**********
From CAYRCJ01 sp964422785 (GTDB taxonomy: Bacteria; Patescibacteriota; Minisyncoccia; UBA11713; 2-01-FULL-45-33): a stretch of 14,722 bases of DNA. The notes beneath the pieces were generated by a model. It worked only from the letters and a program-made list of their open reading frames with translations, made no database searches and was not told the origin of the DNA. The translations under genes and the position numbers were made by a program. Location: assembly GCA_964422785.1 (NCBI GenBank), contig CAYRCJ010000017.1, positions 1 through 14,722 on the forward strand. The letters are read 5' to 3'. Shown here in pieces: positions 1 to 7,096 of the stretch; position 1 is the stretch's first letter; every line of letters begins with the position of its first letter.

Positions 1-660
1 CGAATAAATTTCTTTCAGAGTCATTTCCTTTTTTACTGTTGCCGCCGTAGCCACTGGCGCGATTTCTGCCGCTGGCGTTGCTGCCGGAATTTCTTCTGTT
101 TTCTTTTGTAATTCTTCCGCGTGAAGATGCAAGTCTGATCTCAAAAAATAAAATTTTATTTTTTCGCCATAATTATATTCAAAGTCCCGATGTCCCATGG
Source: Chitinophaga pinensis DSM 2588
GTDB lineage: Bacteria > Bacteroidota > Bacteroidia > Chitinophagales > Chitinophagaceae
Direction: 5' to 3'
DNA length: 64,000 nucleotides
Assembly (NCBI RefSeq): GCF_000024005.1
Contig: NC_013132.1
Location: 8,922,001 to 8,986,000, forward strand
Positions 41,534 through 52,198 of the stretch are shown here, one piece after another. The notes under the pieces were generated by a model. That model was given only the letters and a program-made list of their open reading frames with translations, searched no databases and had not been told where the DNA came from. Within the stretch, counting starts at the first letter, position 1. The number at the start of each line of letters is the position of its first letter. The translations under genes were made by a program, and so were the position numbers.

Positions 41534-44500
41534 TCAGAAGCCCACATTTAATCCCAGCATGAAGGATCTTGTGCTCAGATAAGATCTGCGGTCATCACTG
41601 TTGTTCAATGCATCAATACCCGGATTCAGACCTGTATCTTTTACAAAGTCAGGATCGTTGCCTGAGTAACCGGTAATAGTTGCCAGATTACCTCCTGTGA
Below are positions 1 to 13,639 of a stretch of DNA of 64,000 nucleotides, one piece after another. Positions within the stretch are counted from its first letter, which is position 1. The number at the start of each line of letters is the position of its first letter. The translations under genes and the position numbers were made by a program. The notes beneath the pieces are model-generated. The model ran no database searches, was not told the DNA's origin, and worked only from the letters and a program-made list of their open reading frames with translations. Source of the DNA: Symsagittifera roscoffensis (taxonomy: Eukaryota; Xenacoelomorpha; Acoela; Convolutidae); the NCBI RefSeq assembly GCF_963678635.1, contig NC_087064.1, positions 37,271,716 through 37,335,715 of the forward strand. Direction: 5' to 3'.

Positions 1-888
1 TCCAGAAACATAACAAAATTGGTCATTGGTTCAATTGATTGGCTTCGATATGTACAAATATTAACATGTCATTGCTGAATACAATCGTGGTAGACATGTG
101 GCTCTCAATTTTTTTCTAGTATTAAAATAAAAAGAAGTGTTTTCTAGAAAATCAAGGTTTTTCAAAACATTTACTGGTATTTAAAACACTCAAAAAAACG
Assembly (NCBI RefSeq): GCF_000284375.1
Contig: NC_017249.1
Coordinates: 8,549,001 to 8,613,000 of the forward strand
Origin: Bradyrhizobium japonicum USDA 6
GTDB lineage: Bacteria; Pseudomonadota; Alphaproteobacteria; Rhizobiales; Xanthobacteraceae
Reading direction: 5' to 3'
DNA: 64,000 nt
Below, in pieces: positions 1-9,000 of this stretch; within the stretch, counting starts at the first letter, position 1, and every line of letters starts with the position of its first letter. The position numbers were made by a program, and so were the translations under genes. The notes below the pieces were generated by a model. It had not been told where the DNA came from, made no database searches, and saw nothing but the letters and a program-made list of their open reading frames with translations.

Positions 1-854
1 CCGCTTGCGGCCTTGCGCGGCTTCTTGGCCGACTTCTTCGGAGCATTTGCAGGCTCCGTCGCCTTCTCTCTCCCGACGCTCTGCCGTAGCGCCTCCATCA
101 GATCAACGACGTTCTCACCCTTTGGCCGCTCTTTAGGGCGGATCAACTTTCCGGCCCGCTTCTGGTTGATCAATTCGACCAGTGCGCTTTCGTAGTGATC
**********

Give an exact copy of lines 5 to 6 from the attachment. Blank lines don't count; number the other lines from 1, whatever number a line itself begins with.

Source: Chitinophaga pinensis DSM 2588
GTDB lineage: Bacteria > Bacteroidota > Bacteroidia > Chitinophagales > Chitinophagaceae